But no state is required to take the relief funds if they believe they have sufficient revenue without them. And several state lawmakers were explicit that they would use the federal grants precisely for that purpose.
Georgia House Ways and Means Committee Chair Shaw Blackmon told the Atlanta Journal-Constitution last month that he and the GOP House majority might cut taxes much more than $120 million if the American Rescue Plan became law.
“It’s the fairest way to help the most people keep more of their money,” he said. “If we are able to afford it, we ought to let people keep some more of their money.”
Kansas Senate Majority Leader Gene Suellentrop told the Kansas City Star on March 1 that the Kansas Legislature would use the funds for tax cuts that would mostly benefit large companies and rich and retired Kansans.
“We don’t know the revenue stream that’s going to ultimately come from the feds to provide relief in all areas of the budget,” he explained, meaning the size of the cuts would depend on the American Rescue Plan.
A White House official told the Washington Post on Tuesday that the law “does not say that states cannot cut taxes at all” but “simply instructs them not to use that money to offset net revenues lost if the state chooses to cut taxes,” meaning that “if a state does cut taxes without replacing that revenue in some other way, then the state must pay back to the federal government pandemic relief funds up to the amount of the lost revenue.”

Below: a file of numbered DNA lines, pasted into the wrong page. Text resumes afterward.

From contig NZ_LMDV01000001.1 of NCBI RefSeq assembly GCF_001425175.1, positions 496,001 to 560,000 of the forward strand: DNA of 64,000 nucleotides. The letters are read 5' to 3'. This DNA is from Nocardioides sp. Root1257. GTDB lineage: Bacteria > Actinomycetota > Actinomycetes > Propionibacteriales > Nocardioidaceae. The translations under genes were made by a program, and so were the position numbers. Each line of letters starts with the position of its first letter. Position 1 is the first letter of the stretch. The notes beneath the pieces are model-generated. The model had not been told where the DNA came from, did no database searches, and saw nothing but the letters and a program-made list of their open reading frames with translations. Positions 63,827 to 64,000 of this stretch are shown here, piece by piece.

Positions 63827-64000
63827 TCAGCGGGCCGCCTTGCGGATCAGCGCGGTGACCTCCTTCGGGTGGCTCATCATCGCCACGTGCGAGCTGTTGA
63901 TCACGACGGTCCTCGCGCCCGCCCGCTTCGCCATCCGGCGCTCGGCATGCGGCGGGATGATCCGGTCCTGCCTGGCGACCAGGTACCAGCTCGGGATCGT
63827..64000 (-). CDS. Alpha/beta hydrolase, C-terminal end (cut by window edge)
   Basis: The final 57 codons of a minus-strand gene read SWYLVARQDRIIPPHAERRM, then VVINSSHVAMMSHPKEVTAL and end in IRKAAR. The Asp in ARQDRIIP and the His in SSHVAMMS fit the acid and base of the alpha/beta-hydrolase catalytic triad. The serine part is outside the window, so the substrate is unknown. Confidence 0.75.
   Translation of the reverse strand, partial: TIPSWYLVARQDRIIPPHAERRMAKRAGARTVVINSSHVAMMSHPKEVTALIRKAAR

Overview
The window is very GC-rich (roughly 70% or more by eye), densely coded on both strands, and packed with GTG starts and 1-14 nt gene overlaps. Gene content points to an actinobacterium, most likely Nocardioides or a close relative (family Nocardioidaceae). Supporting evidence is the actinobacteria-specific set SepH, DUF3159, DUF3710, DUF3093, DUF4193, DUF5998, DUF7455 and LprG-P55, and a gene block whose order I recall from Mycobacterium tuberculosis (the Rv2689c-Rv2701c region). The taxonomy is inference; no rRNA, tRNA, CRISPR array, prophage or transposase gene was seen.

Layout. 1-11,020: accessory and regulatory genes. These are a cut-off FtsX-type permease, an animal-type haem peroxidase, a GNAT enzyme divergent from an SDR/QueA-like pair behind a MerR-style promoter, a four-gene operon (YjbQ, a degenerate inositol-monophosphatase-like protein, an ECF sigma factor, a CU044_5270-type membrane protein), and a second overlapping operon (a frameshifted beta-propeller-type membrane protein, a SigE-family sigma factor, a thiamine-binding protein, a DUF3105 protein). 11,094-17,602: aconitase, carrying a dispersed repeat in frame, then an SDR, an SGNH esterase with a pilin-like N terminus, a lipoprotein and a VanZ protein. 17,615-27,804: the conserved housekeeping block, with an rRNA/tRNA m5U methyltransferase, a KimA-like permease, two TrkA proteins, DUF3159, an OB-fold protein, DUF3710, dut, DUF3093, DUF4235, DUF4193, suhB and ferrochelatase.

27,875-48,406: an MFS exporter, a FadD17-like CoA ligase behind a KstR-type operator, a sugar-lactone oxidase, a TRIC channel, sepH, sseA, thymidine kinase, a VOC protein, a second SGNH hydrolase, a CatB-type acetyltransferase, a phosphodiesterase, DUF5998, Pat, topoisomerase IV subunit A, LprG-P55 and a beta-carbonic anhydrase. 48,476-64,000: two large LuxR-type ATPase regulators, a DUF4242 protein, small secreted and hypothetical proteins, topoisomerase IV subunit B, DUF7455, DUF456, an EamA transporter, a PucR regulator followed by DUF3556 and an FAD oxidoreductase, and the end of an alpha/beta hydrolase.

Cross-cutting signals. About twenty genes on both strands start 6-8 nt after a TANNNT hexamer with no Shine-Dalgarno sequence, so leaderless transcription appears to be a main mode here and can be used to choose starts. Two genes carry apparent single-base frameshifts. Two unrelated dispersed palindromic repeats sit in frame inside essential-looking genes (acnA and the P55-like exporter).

Some Republican lawmakers are already pushing to change the law to allow their states to tax the funds they unanimously opposed and use them for tax cuts.
Sens. Mike Crapo and Jim Risch of Idaho introduced the “State Fiscal Flexibility Act” on Monday, seeking to repeal the provision.
Risch complained in a press release that “under Democrats’ COVID spending plan, poorly managed states receive a windfall while fiscally responsible states like Idaho are barred from providing tax relief to its citizens,” noting, “With this legislation, financial competence will be rightly rewarded—not penalized.” Their bill is co-sponsored by nine GOP colleagues.
Sen. Mike Braun of Indiana introduced his own legislation last week to do the same thing. In a press release, he said his “Let the States Cut Taxes Act” would “make sure Democrats don’t get away with this scheme to stop states from further opening their economies and allowing Americans to keep more of what they earn through tax cuts.” His bill is backed by seven other Republican co-sponsors.
Even if somehow those bills passed in the Democratic House and Senate, it is unlikely President Joe Biden would sign them.
“The original purpose of the state and local funding was to keep cops, firefighters, other essential employees at work and employed, and it wasn’t intended to cut taxes,” White House press secretary Jen Psaki told reporters on Monday. “So I think he certainly hopes that that’s how the funding is used.”
Published with permission of The American Independent Foundation.